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Power Science

New Metamaterial Means More Efficient Solar Cells 94

ElectricSteve writes "Metamaterials are man-made substances designed to do some very weird things that natural materials don't. The path of a beam of light through a natural material like glass is predictable, but scientists from the California Institute of Technology have engineered an optical material that bends light in the wrong direction. This new negative-index metamaterial (NIM) could have several valuable uses including invisibility cloaking, superlensing (imaging nano-scale objects using visible light), and improved light collection in solar cells."
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New Metamaterial Means More Efficient Solar Cells

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  • I'm just (Score:5, Interesting)

    by Dunbal ( 464142 ) * on Tuesday May 11, 2010 @10:21AM (#32168914)

    Wondering about the time to market in the solar industry, because for the past 2 years I have been reading all about revolutionary new solar cell techniques, from baking your own solar cells in the oven for well under $1/Watt, to solar cells stacked in 3D that increase efficiency to 80%, to dies that help normal solar cells absorb light better, to flexible solar cells that could cover any surface, to special plastics that concentrate light onto solar cells. But you know what? Not a single solar cell on the market today includes these concepts.

    IMO the "cheap, efficient solar cell" will arrive just after the flying car. And the market is certainly resisting current $4-$5/watt retail prices.

  • Re:I wonder... (Score:5, Interesting)

    by codeButcher ( 223668 ) on Tuesday May 11, 2010 @10:50AM (#32169284)

    My dentist uses digital x-rays: a digital pickup in your mouth, zap, picture on the computer. Allegedly uses a lower dose of rays by a factor of 10, no recurring costs for the film, and his computer system includes some image processing capability.

    During a recent stay in a hospital, a radiologist I spoke to claimed that most x-rays/sonars are transferred digitally and he often works from home, analysing stuff sent to him from various hospitals.

    On the other hand, the MRI I had taken was still transferred to film to be taken to the surgeon.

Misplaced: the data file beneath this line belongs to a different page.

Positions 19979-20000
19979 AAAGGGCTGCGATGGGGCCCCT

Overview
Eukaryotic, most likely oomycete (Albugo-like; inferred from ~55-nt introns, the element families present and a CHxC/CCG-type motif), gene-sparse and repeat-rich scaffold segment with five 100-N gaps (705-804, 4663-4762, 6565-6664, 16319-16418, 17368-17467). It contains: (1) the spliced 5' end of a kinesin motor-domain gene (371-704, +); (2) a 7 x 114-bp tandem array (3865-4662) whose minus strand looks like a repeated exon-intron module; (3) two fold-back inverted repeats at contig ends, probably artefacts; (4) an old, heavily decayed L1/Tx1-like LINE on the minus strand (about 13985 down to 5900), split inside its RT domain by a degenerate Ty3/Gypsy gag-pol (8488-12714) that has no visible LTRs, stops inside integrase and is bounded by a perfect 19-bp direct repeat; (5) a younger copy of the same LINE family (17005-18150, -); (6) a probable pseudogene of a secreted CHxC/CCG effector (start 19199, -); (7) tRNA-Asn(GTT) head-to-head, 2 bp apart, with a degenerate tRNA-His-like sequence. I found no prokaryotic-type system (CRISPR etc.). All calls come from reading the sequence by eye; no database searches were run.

• by gweihir ( 88907 ) on Tuesday May 11, 2010 @10:51AM (#32169296)

    I am sick and tired of these "could have tremendous impact bla bla bla" statements. Typically nothing comes out of them in the short term and only tiny improvements to existing solutions in the longer term. Marketing speech sucks and it is time we call it "commercial lies" or maybe with Neil Stephenson "commercial bullshit".

  • Re:I wonder... (Score:3, Interesting)

    by codeButcher ( 223668 ) on Tuesday May 11, 2010 @10:54AM (#32169338)

    I'm still holding out for 1-way glass/mirrors that actually WORK AS EXPECTED.

    An ex-gf's father, who is an architect, told me about this super-modern house in the town where he studied that was clad with one-way mirrors. However, after dark, the inside lights would turn them quite see-through. Favourite hang-out for students was by the bedroom wall, no x-ray glasses needed.

  • by nickersonm ( 1646933 ) on Tuesday May 11, 2010 @12:39PM (#32171026)

    Not quite. The v in n=c/v is actually the phase speed [] of the light wave, which is not necessarily the speed at which the pulse of light propagates. The Wikipedia article on negative-index materials has a good animation showing this []: the bright bars are the phase peaks, while the envelope is the light pulse. The entire article is pretty good as an overview, although it doesn't go into much mathematical detail.

Q: How many IBM CPU's does it take to execute a job? A: Four; three to hold it down, and one to rip its head off.